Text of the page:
Big Papi = Big Problem: The Sudden Decline of the AL's Feared Hitter

Dan McConeCorrespondent IMay 15, 2009

ANAHEIM, CA - MAY 14:  David Ortiz #34 of the Boston Red Sox strikes out swinging with the bases loaded to end the fourth inning against the Los Angeles Angels of Anaheim on May 14, 2009 at Angel Stadium in Anaheim, California.  The Angels won 5-4 in 12 innings.   (Photo by Stephen Dunn/Getty Images)

Yesterday's line for David Ortiz: 0-for-7 3 K's and 11 men left on base.  Two balls were hit  out of the infield.  What a sad, yet telling day for the Red Sox power hitter. Off to another terrible start, David Ortiz single-handedly lost the game for the Sox yesterday afternoon in Anaheim.

Ortiz left the bases loaded twice, once grounding slowly out to first and the second time tapping back to the mound.

So far this year, Ortiz is hitting a measly .208, slugging at exactly .300 and his an OPS of .618.  In a 130 at-bats, no home runs. Zero. He has more strikeouts (30) than RBI (15).  Big Papi is only hitting .250 with runners in scoring position. 

Okay, so we can all say that Ortiz got off to a slow start last season when he ended April 2008 hitting only .198.  Yet, when Papi did connect, he was hitting with power, 5 home runs, and driving in runs with 21. 

By June 1, when Ortiz went on the disabled list with a torn ligament in his wrist, Papi was hitting .264/13/43 with an OPS of .843.  He had slowly regained his form from the slow start in April. 

Then came July 31st, 2008.  The trade that sent Manny Ramirez to the Dodgers in a three-way trade and in return the Sox got Jason Bay. Papi complained that losing Manny would hurt the team and him, offensively. 

The month of August, Ortiz may have been right.  He only poked out three home runs and walked 25 times.  Pitchers worked around him.  He finished the season with 23 home runs, 89 driven in and hit .264.

But something hasn't seemed right since the wrist injury. He's got less power. He's late on the fastball. Last season, pitchers worked around him. This season, they are going right at him. 

Opposing pitchers are more afraid of Kevin Youkilis and Bay. Ortiz looks old out there, like an aging Willie Mays when he was on the Mets.  It hurts to say that, but it's becoming a stark reality.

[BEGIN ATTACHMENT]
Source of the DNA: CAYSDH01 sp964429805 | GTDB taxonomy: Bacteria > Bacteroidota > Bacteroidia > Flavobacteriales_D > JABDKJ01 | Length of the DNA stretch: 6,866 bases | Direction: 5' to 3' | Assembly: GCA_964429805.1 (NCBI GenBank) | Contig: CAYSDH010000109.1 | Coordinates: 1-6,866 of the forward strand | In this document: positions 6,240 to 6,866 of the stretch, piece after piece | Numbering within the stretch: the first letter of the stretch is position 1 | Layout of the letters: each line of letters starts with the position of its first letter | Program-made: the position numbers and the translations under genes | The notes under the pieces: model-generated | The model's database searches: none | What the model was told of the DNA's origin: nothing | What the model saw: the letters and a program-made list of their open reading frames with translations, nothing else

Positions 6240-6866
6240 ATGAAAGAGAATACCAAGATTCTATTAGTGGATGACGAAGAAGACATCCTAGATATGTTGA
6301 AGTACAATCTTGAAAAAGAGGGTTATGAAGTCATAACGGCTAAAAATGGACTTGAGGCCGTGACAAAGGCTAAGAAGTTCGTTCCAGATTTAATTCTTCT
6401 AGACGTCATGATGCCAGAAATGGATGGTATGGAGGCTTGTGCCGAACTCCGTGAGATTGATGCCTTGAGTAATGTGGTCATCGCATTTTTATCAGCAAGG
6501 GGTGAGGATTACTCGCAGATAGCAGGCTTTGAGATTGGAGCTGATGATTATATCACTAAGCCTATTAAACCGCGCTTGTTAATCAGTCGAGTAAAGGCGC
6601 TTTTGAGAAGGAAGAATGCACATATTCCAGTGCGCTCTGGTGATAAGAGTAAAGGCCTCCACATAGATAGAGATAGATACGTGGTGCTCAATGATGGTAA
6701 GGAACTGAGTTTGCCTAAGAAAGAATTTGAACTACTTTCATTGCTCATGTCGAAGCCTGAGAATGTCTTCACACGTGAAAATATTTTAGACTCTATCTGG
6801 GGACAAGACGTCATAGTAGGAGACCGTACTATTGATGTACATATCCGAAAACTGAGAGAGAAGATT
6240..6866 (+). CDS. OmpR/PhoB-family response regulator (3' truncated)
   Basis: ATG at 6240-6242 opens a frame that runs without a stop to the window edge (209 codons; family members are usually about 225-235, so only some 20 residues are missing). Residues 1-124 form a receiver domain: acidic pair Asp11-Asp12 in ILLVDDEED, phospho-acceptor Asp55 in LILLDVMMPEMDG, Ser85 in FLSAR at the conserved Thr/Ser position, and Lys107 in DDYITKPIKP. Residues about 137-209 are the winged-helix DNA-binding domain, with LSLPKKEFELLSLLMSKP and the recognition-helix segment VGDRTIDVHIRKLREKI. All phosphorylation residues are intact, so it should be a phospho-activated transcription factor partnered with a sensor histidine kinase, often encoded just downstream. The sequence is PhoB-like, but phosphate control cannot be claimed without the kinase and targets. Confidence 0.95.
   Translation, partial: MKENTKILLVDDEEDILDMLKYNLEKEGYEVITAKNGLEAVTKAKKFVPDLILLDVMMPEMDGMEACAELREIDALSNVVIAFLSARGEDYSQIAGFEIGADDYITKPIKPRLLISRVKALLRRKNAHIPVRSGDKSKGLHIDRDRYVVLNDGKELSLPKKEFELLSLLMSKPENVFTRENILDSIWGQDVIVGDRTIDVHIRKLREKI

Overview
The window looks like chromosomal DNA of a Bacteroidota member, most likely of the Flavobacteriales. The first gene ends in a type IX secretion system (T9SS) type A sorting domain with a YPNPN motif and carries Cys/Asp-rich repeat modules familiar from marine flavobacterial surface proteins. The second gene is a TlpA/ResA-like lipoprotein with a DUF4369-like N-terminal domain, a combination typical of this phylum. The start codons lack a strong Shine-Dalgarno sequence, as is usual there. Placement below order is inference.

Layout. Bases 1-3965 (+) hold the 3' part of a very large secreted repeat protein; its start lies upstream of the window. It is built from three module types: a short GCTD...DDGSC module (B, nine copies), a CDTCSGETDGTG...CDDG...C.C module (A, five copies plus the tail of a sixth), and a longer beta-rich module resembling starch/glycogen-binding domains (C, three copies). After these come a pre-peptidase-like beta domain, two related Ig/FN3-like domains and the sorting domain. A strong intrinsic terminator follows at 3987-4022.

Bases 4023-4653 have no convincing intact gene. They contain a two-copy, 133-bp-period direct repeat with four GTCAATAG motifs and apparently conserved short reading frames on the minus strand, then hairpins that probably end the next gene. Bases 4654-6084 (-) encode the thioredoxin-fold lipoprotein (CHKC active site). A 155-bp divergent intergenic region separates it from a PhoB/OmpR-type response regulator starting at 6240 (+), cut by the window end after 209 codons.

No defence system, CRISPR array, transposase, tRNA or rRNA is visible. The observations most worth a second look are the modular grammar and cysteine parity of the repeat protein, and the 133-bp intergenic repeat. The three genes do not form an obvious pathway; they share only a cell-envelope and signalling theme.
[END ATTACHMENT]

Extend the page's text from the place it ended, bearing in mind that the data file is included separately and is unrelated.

The rumors are swirling around Ortiz. The dreaded 's' word has been plaguing him and how can you look away from it?  His best friend and former teammate Manny Ramirez has been suspended 50 games for using PED's.  He's been linked to Alex Rodriguez cousin in A-Rod's steroid scandal. 

Here's a look at David Ortiz at bats per home runs:

With the Minnesota Twins: 1 home run per 25.5 at-bats

With the Red Sox from 2003-2007: 1 per 13.2 at-bats

2004-2006: 1 per 12.2 at-bats

2008-2009: 1 per 23.7 at-bats

Since the wrist injury and his return in late July of 2008:  1 per 33.6 at-bats

How can you not question David Ortiz?  Is it the wrist injury?  Has he been really affected by the Manny Ramirez trade? Or is this becoming a story in itself where Ortiz will be plagued by questions and relationships from a previous life?

For now, if I'm Terry Francona, I am sitting Ortiz for the Seattle series. Let him refocus on making good, solid contact. Maybe even put him on the DL with a pretend hamstring injury.  When he returns to the lineup, hit him sixth in the lineup. But, Theo Epstein needs to start thinking about his investment with David Ortiz. 

The writing is on the wall.  This is a wounded three legged dog that needs to be put out to the pasture.  The Red Sox truly have a problem here.